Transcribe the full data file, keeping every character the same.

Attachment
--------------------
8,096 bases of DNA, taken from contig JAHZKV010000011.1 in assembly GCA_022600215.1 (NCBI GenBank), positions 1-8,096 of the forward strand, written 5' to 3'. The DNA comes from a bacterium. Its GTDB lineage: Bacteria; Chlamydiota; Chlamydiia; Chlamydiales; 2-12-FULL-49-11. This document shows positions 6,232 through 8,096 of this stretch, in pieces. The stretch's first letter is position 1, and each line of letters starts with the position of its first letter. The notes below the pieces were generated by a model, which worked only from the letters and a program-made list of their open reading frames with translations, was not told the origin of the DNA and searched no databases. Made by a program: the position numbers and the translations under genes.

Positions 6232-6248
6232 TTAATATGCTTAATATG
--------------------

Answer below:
8,096 bases of DNA, taken from contig JAHZKV010000011.1 in assembly GCA_022600215.1 (NCBI GenBank), positions 1-8,096 of the forward strand, written 5' to 3'. The DNA comes from a bacterium. Its GTDB lineage: Bacteria; Chlamydiota; Chlamydiia; Chlamydiales; 2-12-FULL-49-11. This document shows positions 6,232 through 8,096 of this stretch, in pieces. The stretch's first letter is position 1, and each line of letters starts with the position of its first letter. The notes below the pieces were generated by a model, which worked only from the letters and a program-made list of their open reading frames with translations, was not told the origin of the DNA and searched no databases. Made by a program: the position numbers and the translations under genes.

Positions 6232-6248
6232 TTAATATGCTTAATATG